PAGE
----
FYI Steven Raichlen has a recipe in BBQ USA for Baltimore pit beef. There is a specific horseradish sauce that made up with this it's kind of traditional. Here is a link to a version of SR's Recipe that appeared in the New York Times. His recipe is almost identical to what I made:


    Here are two blog entries I wrote about making Baltimore Pit Beef. You might want to give them a read. With the high temperature continuos sear, they meat carries over more that a normal roast and you need to allow for that.


    Here are the picture entries:

    Good luck! It is a great party food choice.
    Website: www.grillinsmokin.net
    3 LBGE & More Eggcessories than I care to think about.
  • EggcelsiorEggcelsior Posts: 11,550
    Nice article. I almost forgot that SR is from Pikesville.
  • Dang you guys got me wantin pit beef but that means I'd have to buy a slicer too.

    LBGE
    Go Dawgs! - Marietta, GA
  • GriffinGriffin Posts: 7,076

    @jfm0830 - I knew that Steven had a recipe in one of his books, but I was trying to do as much research as I could at work. I will look into that book today. I did stumble upon that article on the NY Times as well. Heck, I even looked up your post on it on Barbecue Bible because I knew you had done them before. Thanks for the links to your website. That will come in handy.

    I'm pretty sure that we are going to try this. Plans got a bit sidetracked yesterday with the mudbugs, but after calling a few places and finding out I had either missed placing an order by one day or that I would have to buy a whole bag (30-35lbs), that idea might be nixed. Got 2 more places to call today, but am starting to lean towards the pit beef.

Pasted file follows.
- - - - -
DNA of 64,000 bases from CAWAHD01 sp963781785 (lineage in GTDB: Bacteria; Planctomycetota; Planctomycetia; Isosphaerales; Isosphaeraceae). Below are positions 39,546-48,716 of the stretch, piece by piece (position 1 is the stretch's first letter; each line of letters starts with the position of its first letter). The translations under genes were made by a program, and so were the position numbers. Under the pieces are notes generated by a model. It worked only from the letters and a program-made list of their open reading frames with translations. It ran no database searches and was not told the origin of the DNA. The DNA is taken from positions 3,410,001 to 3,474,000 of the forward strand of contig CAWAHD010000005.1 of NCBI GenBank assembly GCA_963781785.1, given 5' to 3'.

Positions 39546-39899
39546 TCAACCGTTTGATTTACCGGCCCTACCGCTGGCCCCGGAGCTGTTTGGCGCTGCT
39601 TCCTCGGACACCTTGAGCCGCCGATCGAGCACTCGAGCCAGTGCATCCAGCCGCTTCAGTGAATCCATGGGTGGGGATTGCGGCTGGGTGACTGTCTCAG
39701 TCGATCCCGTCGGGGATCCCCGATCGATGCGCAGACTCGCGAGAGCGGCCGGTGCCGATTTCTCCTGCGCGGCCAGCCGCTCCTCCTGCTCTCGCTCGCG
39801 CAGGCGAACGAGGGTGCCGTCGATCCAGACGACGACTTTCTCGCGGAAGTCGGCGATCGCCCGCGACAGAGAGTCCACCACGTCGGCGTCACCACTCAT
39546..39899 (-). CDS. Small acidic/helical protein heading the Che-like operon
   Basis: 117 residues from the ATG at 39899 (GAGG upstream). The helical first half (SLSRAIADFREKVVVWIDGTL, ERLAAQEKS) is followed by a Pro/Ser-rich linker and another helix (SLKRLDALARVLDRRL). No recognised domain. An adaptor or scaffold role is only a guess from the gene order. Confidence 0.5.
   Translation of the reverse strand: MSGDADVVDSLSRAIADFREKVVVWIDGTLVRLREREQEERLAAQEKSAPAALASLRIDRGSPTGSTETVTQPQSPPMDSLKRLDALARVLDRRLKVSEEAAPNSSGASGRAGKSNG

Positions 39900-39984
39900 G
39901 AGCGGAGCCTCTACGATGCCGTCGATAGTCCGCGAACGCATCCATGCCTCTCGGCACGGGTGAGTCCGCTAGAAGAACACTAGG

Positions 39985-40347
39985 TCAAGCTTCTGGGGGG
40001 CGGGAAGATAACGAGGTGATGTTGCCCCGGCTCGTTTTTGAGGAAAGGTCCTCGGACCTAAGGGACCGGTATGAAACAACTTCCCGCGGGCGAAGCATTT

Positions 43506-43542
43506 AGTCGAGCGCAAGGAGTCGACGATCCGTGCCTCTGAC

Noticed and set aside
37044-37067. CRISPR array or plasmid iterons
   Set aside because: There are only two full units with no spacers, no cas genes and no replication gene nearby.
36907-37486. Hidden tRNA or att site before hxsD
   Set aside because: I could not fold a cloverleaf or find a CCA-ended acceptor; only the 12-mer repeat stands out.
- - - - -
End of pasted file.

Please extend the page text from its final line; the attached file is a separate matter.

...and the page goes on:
Richardson, Texas

    Griffin's Grub or you can find me on Facebook

    The Supreme Potentate, Sovereign Commander and Sultan of Wings

     

  • What temp do you keep the Egg at when grilling pit beef?
  • jfm0830jfm0830 Posts: 968
    edited February 2013
    @Griffin I like it because it is a great make ahead food and is about as good later as it is fresh off the grill. On the day you serve it you have to be just sober enough to remember to take the stuff out of the fridge and let it get to room temp before you serve it.

    @jimi1234 The recipes call for grilling on high. The consensus I have seen is high is between 45-650 degrees. I used 550 when I did it.
    Website: www.grillinsmokin.net
    3 LBGE & More Eggcessories than I care to think about.
  • fishlessmanfishlessman Posts: 17,502
    griffin, just make sure to cook it at high temps, under 300 gives it a different  texture(think deli roast beef). better cuts are more forgiving, over cook an eye round just a little and its tough, for superbowl, i might even go with a well trimmed ribeye roast
  • Dyal_SCDyal_SC Posts: 2,722
    I made it awhile back too. Here is the thread on the other forum:

    http://www.barbecuebible.com/board/viewtopic.php?p=216588

    Went with a Round Sirloin Roast. I did a sear at first, then threw in the platesetter and indirectly grilled it at 425. I went with Steven Raichlen's rub. Good stuff!
  • TjcoleyTjcoley Posts: 3,422
    Thanks for reminding me about this one @Griffin.  Saw a nice 3 pound CAB Sirloin Roast and decided that's what's for dinner.  450 indirect til IT of 90.  Seared right over the coals to 115 degrees.  While resting for 30 minutes, IT rose to 135 - not quite as rare as I wanted, but overall came out better than the first one.  Great sandwich.
    __________________________________________
    It's not a science, it's an art. And it's flawed.
    - Camp Hill, PA